The photos are from the archives of Mr. Anwar Virani of Ottawa, Canada. Details have been compiled from Mr. Virani’s recollections and other sources, as noted.
In speaking at the dinner of the Aga Khan Student’s Union in London in June 1951, Mawlana Sultan Muhammad Shah, Aga Khan III, advised his followers in Asia and Africa that the countries they chose to make their homes were the ones they owed their loyalty and affection. They must, he, said, identify themselves with those countries if they wished to prosper in the years to come. He then gave the example of the Burmese Jamat:
“Take as an example for your patriotism, your brothers in Burma, They have identified themselves 100 percent with Burma. They don’t look across the border. Whatever country you choose to live in, work for it, mix with its people, achieve its outlook and keep religion in its proper place – in your soul. If you do this, you will find many of your problems solved. When you live in a country you become a member of that country.” (reported in The East African Standard, Nairobi, 8 June, 1951).
The photo shown above is of the 48th Ismaili Imam, Aga Khan III, with leaders and some members of his Burmese Jamat (community). It is most probably from his visit to the country in February 1914, when the Imam would have been around 36 years of age. About this visit to Burma, the Imam wrote as follows in his “ Memoirs of Aga Khan” (London, 1954):
“The early months of 1914 found me on another visit to Burma. I then took a step of some importance in respect of my Ismaili followers. I advised them to undertake a considerable measure of social and cultural assimilation. Burma, although annexed to the British Empire, and at this time under the control of the India Office, was a country in which national, patriotic sentiment was strong, and nationalism a spontaneous, natural, and continuous growth. I was convinced that the only prudent and proper policy for my followers was to identify themselves as closely as possible with the life of Burma socially and politically, to give up their Indo-Saracenic names, habits, and customs, and to adopt, permanently and naturally, those of the people alongside whom they lived, and whose destiny they shared.” (p. 130)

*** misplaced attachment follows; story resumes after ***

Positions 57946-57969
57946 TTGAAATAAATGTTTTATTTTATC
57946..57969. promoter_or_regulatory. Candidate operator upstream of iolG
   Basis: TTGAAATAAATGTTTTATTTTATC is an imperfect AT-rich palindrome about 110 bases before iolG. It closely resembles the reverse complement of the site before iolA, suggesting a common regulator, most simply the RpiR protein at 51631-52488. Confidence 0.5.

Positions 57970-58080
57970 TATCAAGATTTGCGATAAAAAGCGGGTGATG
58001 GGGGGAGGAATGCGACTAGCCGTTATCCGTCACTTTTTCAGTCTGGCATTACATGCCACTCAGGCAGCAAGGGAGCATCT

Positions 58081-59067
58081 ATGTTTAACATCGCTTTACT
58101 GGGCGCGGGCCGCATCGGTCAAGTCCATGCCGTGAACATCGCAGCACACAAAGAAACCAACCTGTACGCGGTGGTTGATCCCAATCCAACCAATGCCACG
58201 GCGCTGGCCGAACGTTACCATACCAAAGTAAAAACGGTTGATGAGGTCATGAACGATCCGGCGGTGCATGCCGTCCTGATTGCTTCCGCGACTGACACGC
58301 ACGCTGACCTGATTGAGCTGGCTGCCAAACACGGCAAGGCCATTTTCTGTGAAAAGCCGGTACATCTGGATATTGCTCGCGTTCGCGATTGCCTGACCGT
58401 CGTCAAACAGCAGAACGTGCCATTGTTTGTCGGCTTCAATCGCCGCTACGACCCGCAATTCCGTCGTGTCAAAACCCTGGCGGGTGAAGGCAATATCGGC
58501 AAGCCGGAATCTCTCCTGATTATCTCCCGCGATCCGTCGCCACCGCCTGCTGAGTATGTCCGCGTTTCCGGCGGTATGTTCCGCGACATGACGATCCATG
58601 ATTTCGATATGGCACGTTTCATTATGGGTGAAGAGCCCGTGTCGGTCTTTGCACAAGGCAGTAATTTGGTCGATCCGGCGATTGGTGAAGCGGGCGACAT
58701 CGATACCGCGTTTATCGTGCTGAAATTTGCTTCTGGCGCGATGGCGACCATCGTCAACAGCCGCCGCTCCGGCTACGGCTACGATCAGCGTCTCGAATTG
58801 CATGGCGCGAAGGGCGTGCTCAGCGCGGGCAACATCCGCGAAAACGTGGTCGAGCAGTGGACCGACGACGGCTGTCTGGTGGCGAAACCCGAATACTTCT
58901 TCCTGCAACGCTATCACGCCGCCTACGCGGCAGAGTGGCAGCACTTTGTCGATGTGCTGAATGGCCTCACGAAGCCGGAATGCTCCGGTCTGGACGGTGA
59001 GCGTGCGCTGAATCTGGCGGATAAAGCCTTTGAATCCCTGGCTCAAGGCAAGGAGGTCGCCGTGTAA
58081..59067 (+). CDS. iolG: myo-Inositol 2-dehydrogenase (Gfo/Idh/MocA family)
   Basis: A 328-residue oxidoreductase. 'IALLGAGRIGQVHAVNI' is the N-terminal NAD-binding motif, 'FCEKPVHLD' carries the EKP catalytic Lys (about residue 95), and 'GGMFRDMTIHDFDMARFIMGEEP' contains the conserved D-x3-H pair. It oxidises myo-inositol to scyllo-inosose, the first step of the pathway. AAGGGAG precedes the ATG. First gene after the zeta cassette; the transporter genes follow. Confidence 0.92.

This would suggest that the photograph is from 1914.
By the 2nd World War many Ismailis had already assumed Burmese names. A great tragedy befell the Jamat when the British launched heavy bombardment on Rangoon. The resulting outcome was heavy damage to the Jamatkhana located at Mughal Street, which resulted in the loss of 31 innocent Ismailis on April 15, 1943. The Imam crowned the martyrs with the title of Shahids. When the war ended, one of the leading Jamati members, Wazir U Kan Gyi, undertook the responsibility for the Jamatkhana renovations which were completed in 1949.
The official opening ceremony of the renovated Jamatkhana was performed on January 5, 1950 by Thakin Nun, the then Prime Minister of Burma.
The photo above is a more recent photo, but shows how the Jamatkhana has stood since the earlier renovations.
Later, the Imam sent a message saying how much he thought of the persons who were martyred during the war and recommended that a memorial plate bearing their names should be placed outside the wall of the Jamatkhana or in the library.
The photo above shows the plate bearing the names of the 31 persons who died in the bombing as well as (9) others who died during WWII. Note the Burmese names adopted by Ismailis, with their aliases. The transcript at the top of the plaque is as follows:
“IN SACRED MEMORY OF OUR HEROIC MARTYRS WHO LOST THEIR PRECIOUS LIVES IN THE SAHADAT OF OUR HOLY MOSQUE ON THE 19TH APRIL 1943 AND ALSO DUE TO ACTIONS OF WORLD WAR II IN BURMA”
The last visit by Imam Sultan Muhammad Shah to Burma was made between January 20, 1951 and January 26, 1951.
Note: Burma is officially known as Myanmar since 1989. The former capital, Rangoon, is now called Yangon.
Also, read below an interesting feedback from a reader who resided in Burma.
A note to all readers:
Other articles in the special Series on Aga Khan III: